Progress Not Perfection – Day 3

This week I am using art I created in my “Progress Not Perfection” art series to explore:

  • What is community development?
  • How does community development connect to racial justice?

I understand community development to be a process where people work together toward shared goals and racial justice as fairness for all people across all social systems.

Learning about community development and racial justice is something I have been doing for close to 30 years. This learning has happened through completing university degrees, working at different jobs, doing research projects, having 1:1 conversations, listening to podcasts, reading books and articles, and having great teachers. My learning has crossed through the many intersections of my life: as a wife/mother, as a community developer, and as an artist.

My learning hasn’t just stayed in one area of my life because I am a whole person, and I bring my values and beliefs across every circle of my life. I think of my individual values and beliefs being linked to community development and racial justice through the term “community capacity building”.

What is community capacity building?

One way to think about community capacity building are as changes that happen in how I think about myself and others. Capacity building happens when my values, beliefs, and assumptions shift. An example of capacity building is when I become aware of the biases and prejudices I have toward people who are different than me.

The images from Progress Not Perfection that illustrates this are from Day 38 (Spirit) and Day 97 (Love). The image Spirit shows that what happens inside my head moves outward from me and into the world. The image Love is me; my head thrown back, arms open wide, and what is in my heart explodes outwards. What my head and my heart believe touches other people through my actions. This is true even if I am unaware of what I believe.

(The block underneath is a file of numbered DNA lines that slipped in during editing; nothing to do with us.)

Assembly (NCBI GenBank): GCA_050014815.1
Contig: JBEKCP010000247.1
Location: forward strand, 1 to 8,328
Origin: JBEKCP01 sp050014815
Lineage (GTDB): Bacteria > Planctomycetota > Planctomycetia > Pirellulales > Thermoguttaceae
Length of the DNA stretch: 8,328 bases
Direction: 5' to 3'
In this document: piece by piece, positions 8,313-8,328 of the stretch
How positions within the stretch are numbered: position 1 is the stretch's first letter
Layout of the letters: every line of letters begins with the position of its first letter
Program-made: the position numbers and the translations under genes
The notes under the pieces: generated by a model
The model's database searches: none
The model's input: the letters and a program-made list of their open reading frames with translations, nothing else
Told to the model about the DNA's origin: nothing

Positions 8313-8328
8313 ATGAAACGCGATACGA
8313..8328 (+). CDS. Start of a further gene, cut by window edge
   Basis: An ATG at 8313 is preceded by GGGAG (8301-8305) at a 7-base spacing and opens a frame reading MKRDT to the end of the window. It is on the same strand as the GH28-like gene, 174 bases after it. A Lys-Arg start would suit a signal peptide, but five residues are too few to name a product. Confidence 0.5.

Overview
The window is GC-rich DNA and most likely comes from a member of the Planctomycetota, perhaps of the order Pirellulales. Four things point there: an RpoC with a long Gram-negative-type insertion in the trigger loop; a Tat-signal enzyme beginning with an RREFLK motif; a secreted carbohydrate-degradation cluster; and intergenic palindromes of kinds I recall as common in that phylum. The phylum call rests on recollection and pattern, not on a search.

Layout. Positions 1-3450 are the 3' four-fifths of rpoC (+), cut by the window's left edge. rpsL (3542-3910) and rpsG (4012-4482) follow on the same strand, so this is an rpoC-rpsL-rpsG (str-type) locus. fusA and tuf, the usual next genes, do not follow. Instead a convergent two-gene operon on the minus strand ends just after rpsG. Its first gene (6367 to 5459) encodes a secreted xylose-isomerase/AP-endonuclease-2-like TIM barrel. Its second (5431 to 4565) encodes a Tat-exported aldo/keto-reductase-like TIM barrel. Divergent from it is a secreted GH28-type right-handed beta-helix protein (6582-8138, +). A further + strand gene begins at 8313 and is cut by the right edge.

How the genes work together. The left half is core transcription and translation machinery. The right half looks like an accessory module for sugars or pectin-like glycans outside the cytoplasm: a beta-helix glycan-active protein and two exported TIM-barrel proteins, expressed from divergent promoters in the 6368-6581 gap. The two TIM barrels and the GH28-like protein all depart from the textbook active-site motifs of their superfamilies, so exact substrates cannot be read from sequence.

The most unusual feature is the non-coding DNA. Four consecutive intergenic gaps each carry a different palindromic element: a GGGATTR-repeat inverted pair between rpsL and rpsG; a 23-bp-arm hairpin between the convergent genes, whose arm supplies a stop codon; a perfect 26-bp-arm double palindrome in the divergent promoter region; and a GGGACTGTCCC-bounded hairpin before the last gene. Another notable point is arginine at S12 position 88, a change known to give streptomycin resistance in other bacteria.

I used to think that racism only happened through extreme actions of hatred by people who are white supremacists or the KKK. When this was my belief I didn’t see that I could also do racist things. I didn’t think I could be racist because I thought “I’m a good person with good intentions and I try to do good things”.

But I have internalized negative beliefs about black, indigenous, and people of colour (BIPOC) from a lifetime of messages about white superiority. And sometimes these internalized beliefs come out in my actions. And when that happens I behave in racist ways.

Growing my capacity to look at myself, and challenging what I believe to be true about racism, is a step towards racial justice. It is a step towards fairness for all people. It’s an act of community development because of the intersectionality in my life. Because I carry my beliefs through all the roles I take on, and how I work with other people toward common goals.

Tomorrow I will share a second way of looking at “community capacity building” and more art to illustrate this concept. Stay tuned 🙂

My thinking about capacity building has been directly influenced by the work of Ken Wilbur and the Integral Model. For more information check out: https://en.wikipedia.org/wiki/Integral_theory_(Ken_Wilber)

Day 38 (Spirit)
Day 97 (Love)

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